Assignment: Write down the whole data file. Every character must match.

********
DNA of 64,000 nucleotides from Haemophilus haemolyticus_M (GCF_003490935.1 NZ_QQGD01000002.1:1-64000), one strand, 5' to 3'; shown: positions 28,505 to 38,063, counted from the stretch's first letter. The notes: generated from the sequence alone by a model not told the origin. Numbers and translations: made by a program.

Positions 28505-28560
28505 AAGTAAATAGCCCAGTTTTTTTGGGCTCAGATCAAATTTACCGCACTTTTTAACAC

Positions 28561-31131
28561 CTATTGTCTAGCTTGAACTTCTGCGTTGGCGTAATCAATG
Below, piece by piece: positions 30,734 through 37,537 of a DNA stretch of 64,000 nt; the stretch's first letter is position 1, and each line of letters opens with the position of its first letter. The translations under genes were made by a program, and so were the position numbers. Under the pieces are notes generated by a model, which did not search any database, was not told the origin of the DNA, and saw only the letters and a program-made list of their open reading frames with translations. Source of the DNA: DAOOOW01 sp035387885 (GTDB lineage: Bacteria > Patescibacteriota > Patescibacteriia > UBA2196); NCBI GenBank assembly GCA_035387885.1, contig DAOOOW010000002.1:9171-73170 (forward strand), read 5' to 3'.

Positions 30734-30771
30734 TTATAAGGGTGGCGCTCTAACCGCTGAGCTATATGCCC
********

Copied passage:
DNA of 64,000 nucleotides from Haemophilus haemolyticus_M (GCF_003490935.1 NZ_QQGD01000002.1:1-64000), one strand, 5' to 3'; shown: positions 28,505 to 38,063, counted from the stretch's first letter. The notes: generated from the sequence alone by a model not told the origin. Numbers and translations: made by a program.

Positions 28505-28560
28505 AAGTAAATAGCCCAGTTTTTTTGGGCTCAGATCAAATTTACCGCACTTTTTAACAC

Positions 28561-31131
28561 CTATTGTCTAGCTTGAACTTCTGCGTTGGCGTAATCAATG
Below, piece by piece: positions 30,734 through 37,537 of a DNA stretch of 64,000 nt; the stretch's first letter is position 1, and each line of letters opens with the position of its first letter. The translations under genes were made by a program, and so were the position numbers. Under the pieces are notes generated by a model, which did not search any database, was not told the origin of the DNA, and saw only the letters and a program-made list of their open reading frames with translations. Source of the DNA: DAOOOW01 sp035387885 (GTDB lineage: Bacteria > Patescibacteriota > Patescibacteriia > UBA2196); NCBI GenBank assembly GCA_035387885.1, contig DAOOOW010000002.1:9171-73170 (forward strand), read 5' to 3'.

Positions 30734-30771
30734 TTATAAGGGTGGCGCTCTAACCGCTGAGCTATATGCCC